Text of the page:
Another nice touch...GM's won't be rolling any dice. None. Players do all the rolling.
And talking of GM's I love the way the GM can challenge the players via a "GM Intrusion". This is quite like FATE where the GM can tag you're negative aspect, except here he can change things up and increase the chaos or difficulty. But, when they do this, they also hand the player concerned 2xp, and the player hands one of those xp to another player. What a great mechanism! It encourages story complications and player interaction.
Now unlike in D+D, these xp can be spent for a die re-roll. If you are willing to spend a couple you can gain the equivalent of a temporary skill. I know, "temporary skill" sounds a bit dodgy. It's not, if you as the player can justify it, you get the ability. The example given in the book is a good one. While robbing a palace, you notice the locks are all made by a locksmith you knew as a kid and you know the trick of picking them. This becomes a short-term of local benefit skill.
For 3xp you can get a longer term benefit. So if you live off the land for a while you can spend 3xp and gain a skill at living off the land. Or you could discuss with the GM a +1 on the die in certain circumstances.
Of course you can spend xp to advance a level too.
Yet, the joy I gained from reading this game is not limited to the simple and evocative rules, it's the rest of the book. It is stuffed with background material. Section after section of emotive and inspiring source material, describing the creatures, the lands, the peoples and the environment. But even this is only a beginning. The game embraces the weird, the unexpected and the downright odd. Your characters walk around waving swords as they assault a castle that's really a crashed ancient spaceship. They dig, not for diamonds, but for the ephemera and refuse of ancient times, always hoping to find an artefact that gives them the power they crave.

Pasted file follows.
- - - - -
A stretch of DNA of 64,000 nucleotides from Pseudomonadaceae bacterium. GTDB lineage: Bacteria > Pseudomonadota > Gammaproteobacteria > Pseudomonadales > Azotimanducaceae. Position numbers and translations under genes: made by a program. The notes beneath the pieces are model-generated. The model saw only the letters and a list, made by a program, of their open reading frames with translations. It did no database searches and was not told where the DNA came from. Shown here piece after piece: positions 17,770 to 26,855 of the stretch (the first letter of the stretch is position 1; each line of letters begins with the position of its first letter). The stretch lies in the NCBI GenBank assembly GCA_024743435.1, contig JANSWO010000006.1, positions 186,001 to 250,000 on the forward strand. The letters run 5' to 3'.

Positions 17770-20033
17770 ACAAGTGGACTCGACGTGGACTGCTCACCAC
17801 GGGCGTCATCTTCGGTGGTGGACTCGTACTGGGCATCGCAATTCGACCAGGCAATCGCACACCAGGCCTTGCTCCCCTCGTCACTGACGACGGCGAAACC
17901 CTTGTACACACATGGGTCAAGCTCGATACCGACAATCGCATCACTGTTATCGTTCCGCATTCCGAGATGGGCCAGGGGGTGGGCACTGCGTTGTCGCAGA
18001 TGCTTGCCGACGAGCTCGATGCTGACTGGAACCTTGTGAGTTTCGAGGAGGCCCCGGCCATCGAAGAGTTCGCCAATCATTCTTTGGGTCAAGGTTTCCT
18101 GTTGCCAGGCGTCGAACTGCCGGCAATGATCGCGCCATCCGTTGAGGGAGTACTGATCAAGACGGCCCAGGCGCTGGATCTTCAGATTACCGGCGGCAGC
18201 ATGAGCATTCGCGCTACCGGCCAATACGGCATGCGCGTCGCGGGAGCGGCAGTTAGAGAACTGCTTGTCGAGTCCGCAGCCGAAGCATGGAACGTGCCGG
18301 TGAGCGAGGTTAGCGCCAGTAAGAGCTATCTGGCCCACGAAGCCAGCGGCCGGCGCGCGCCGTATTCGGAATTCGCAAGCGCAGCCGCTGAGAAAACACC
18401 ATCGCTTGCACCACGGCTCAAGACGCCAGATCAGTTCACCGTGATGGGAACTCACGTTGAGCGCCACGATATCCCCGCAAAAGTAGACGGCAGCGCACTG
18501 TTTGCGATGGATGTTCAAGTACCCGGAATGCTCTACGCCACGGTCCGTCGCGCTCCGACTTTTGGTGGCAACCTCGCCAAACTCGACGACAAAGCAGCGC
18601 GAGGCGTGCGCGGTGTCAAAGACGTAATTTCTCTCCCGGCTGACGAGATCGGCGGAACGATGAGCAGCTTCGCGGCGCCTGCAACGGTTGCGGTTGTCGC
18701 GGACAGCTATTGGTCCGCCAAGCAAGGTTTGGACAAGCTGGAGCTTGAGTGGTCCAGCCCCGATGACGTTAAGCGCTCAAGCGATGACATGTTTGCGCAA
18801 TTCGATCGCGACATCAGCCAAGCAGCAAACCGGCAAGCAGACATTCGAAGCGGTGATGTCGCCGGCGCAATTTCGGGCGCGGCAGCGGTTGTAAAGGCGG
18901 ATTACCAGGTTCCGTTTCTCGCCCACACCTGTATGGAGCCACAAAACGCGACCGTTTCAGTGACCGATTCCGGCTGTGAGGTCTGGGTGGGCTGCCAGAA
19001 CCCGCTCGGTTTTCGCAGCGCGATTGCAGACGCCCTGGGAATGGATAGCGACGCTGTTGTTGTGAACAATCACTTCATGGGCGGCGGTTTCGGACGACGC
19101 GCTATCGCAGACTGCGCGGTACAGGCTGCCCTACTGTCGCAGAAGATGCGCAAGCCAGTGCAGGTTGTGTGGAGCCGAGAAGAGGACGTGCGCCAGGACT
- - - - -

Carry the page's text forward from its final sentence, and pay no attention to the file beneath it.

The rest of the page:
Everything in this world, is different from what you'd expect. Despite the map being laid out in exquisite detail with extensive descriptions there is still so much more to discover.
The rules and the background material is not all that's to be found here. There's also an excellent section for the GM. In some games these GM sections simply provide a myriad of new rules. Not here. Instead this section is actually about how to play the game. How to be a good GM, how to insert the excitement and the fun for the players. Truly good material.
After you've read all that good advice you then get four scenarios in this book. These are all very original and bring the "weird" of the Ninth World to life.
As you've probably guessed I liked this game. Everything about this PDF is great. The art is fantastic, the writing is clear, the rules are simple and best of all, the heap of background material is full enough to give you a rich full session during the first play. Go get it now!